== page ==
American Dictionary of the English Language

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PRICE, noun [Latin pretium. See Praise.]

1. The sum or amount of money at which a thing is valued, or the value which a seller sets on his goods in market. A man often sets a price on goods which he cannot obtain, and often takes less than the price set.

2. The sum or equivalent given for an article sold; as the price paid for a house, an ox or a watch.

3. The current value or rate paid for any species of goods; as the market price of wheat.

4. Value; estimation; excellence; worth.

Who can find a virtuous woman? for her price is far above rubies. Proverbs 31:10.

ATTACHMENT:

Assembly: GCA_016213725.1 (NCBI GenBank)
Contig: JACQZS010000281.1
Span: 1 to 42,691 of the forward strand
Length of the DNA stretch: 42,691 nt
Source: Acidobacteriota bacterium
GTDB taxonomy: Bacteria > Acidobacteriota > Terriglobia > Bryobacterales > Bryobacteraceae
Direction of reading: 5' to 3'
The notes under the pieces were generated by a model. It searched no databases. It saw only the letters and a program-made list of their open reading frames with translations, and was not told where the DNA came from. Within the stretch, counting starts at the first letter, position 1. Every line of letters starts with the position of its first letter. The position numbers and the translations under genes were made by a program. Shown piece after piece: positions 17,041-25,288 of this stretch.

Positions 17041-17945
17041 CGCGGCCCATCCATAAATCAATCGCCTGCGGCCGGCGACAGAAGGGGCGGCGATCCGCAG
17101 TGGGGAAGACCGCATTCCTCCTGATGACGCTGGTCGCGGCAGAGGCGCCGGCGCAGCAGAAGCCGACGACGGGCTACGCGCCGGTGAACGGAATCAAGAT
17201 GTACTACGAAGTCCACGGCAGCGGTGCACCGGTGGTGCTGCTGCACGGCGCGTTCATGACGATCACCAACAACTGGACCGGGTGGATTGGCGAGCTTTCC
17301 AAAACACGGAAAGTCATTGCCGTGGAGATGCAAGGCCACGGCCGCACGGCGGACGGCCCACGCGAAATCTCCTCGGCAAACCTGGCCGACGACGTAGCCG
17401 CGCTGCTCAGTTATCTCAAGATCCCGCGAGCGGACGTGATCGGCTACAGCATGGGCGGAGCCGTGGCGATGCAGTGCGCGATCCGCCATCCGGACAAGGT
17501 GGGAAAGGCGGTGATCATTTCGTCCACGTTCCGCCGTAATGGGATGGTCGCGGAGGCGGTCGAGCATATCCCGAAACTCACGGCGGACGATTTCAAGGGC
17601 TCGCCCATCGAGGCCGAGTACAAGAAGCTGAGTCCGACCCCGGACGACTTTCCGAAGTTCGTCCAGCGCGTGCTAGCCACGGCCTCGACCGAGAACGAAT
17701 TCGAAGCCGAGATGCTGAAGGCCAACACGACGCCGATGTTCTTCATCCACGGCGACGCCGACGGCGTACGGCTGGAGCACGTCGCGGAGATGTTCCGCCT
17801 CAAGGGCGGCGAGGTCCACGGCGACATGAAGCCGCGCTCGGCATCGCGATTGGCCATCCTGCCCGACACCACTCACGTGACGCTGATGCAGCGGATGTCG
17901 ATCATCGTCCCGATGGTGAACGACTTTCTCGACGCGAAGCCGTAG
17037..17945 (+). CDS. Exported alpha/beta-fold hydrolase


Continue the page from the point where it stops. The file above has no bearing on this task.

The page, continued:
5. Reward; recompense.

That vice may merit; 'tis the price of toil;

The knave deserves it when he tills the soil.

The price of redemption, is the atonement of Jesus Christ. 1 Corinthians 6:20.

A price in the hands of a fool, the valuable offers of salvation, which he neglects. Proverbs 17:16.

PRICE, verb transitive To pay for. [Not in use.]

1. To set a price on. [See Prize.]